At the WA Maritime Museum, there’s currently two very interesting exhibitions on French Explorers. We all know that Australia was explored by the British, and of course we gained many place names from the Dutch explorers that chartered our coastline. What I wasn’t as aware about was that the French had also reached our shores in the 19th century! First is “The Art of Science: Baudin’s Voyagers 1800-1804”. This exhibition brings original paintings and drawings from the Museum of Natural History in Le Havre, France to Australia for the first time in 200 years.
Baudin’s ships, the Géographe and Naturaliste (recognise those names?!) set sail from Le Havre in October 1800. Aboard were a group of scientists, funded by Napoléon Bonaparte, on a mission of discovery and study of natural sciences, including flora and fauna.
The works on display include coastal profiles, hand drawn maps, and even Baudin’s personal journal from France’s National Archives. The coastal paintings and drawings captured Australian animals, landscapes and very first portraits of Aboriginal people. This was a glimpse into a strange new land for Europeans.
In the neighbouring exhibition “Return to Australia: Freycinet 1818” there’s science and stories behind Louis de Freycinet journey across the world, to make camp at Shark Bay.
Here there’s a recreation of what one of their tents would have looked like, with stunning moving projections on.
On an earlier voyage, the first ever complete map of Australia (then New Holland) was completed. It was fascinating to read all the familiar place names!
His wife, Rose, smuggled herself aboard the ship and became the second woman in history to circumnavigate the globe. Excerpts from her diary provide an interesting perspective about her long and eventful expedition.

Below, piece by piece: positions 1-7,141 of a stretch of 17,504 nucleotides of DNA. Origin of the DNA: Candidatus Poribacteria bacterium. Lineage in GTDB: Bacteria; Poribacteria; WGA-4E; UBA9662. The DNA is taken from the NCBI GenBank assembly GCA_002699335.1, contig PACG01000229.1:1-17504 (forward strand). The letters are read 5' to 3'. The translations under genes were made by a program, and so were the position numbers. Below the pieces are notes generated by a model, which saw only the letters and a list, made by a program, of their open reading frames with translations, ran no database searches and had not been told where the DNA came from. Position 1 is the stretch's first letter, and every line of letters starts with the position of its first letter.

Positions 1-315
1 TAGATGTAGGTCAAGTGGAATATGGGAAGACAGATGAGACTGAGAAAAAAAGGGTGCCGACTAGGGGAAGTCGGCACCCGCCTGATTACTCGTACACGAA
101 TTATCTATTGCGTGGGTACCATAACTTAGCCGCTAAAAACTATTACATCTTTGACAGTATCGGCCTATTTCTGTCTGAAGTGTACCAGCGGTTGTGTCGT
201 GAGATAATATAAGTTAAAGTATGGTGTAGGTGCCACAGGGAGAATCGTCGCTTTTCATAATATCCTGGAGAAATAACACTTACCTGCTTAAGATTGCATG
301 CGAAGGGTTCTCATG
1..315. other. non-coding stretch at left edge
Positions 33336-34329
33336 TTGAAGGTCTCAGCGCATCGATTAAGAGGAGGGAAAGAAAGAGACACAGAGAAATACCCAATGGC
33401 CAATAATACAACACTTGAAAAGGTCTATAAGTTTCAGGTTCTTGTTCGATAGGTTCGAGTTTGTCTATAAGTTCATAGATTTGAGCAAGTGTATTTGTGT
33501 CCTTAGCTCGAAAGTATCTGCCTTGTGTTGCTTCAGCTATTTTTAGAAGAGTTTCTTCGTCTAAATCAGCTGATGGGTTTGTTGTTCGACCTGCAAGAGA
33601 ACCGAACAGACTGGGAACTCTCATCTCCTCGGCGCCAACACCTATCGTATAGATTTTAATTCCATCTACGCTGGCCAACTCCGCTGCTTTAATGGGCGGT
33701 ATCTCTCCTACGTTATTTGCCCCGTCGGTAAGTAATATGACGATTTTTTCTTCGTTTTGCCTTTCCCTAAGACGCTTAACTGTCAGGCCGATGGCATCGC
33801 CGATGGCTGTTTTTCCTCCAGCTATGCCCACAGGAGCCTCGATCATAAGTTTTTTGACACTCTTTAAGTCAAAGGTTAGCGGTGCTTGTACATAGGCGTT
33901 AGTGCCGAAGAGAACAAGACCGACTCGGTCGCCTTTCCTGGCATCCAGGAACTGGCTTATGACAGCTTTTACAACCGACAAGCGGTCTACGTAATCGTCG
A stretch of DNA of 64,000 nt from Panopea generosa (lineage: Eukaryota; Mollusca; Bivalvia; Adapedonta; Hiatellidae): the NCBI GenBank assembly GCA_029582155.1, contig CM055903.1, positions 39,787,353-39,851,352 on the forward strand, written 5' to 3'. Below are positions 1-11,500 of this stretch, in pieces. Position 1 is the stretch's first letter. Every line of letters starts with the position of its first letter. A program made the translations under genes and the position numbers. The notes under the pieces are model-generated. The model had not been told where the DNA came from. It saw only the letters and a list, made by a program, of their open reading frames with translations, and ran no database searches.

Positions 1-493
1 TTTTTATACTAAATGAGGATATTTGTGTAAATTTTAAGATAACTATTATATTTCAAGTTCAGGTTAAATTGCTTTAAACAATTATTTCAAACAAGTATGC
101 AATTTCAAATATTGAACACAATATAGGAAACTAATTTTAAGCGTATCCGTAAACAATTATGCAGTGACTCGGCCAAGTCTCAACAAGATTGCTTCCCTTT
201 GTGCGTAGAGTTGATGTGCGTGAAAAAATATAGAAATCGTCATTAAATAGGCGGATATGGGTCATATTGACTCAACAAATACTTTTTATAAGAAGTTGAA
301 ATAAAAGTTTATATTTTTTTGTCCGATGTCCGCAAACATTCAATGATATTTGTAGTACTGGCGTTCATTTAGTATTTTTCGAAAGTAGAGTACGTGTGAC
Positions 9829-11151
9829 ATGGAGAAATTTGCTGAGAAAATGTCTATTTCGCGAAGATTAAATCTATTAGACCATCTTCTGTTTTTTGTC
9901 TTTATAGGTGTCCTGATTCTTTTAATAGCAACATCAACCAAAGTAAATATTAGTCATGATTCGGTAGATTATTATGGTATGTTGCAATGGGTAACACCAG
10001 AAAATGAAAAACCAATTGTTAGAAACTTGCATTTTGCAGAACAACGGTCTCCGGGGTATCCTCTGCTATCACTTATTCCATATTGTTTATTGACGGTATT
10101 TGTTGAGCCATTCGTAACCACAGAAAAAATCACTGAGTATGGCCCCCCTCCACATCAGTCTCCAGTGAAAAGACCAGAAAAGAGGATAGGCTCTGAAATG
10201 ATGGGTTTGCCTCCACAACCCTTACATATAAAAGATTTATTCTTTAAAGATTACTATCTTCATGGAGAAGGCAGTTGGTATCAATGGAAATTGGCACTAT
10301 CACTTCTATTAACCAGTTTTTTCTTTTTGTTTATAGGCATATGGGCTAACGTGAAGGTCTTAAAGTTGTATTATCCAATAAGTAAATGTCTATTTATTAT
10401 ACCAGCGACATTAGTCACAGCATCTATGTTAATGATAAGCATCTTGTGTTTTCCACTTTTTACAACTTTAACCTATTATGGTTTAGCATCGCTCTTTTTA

If you’re visiting with children, they’ll love the French Explorers interactive zone too, where they can dress up and make crafts. My Grandson made a fine Admiral!
And while you’re at the museum, be sure to wander around the main galleries – there’s a lot to discover about WA’s maritime history!
If you’re feeling peckish, in the foyer of the WA Maritime Museum is a Caffissimo café. There’s plenty of tables inside and on the deck outside overlooking the port, making it a good place to do a little boat-spotting over a drink or light meal. We enjoyed learning about WA’s fascinating French connection during our visit to the WA Maritime Museum. It’s a wonderful way to spend an hour or two in Fremantle.
Exhibition on 13 Sep to 9 Dec 2018
Address: Victoria Quay, Fremantle,
Phone: 9431 8334
Open daily: 9.30am – 5.00pm
Open ANZAC Day 1.00pm – 5.00pm
Closed: Christmas Day, Boxing Day, New Year’s Day and Good Friday
Cafe opening hours (Mon to Fri: 9.30 – 4pm, Sat: 11am – 4pm, Sun: 9.30 – 4.30pm)
Parking: ACROD parking and drop off area.
Wilson paid car park $1.80 per hour (max 4 hours).
Museum Admission Prices
Children: Free (up to 15yrs)
Family pass (up to 2 adults and 3 children) $30.
On the second Tuesday of every month, you can enter the museum by paying a donation.
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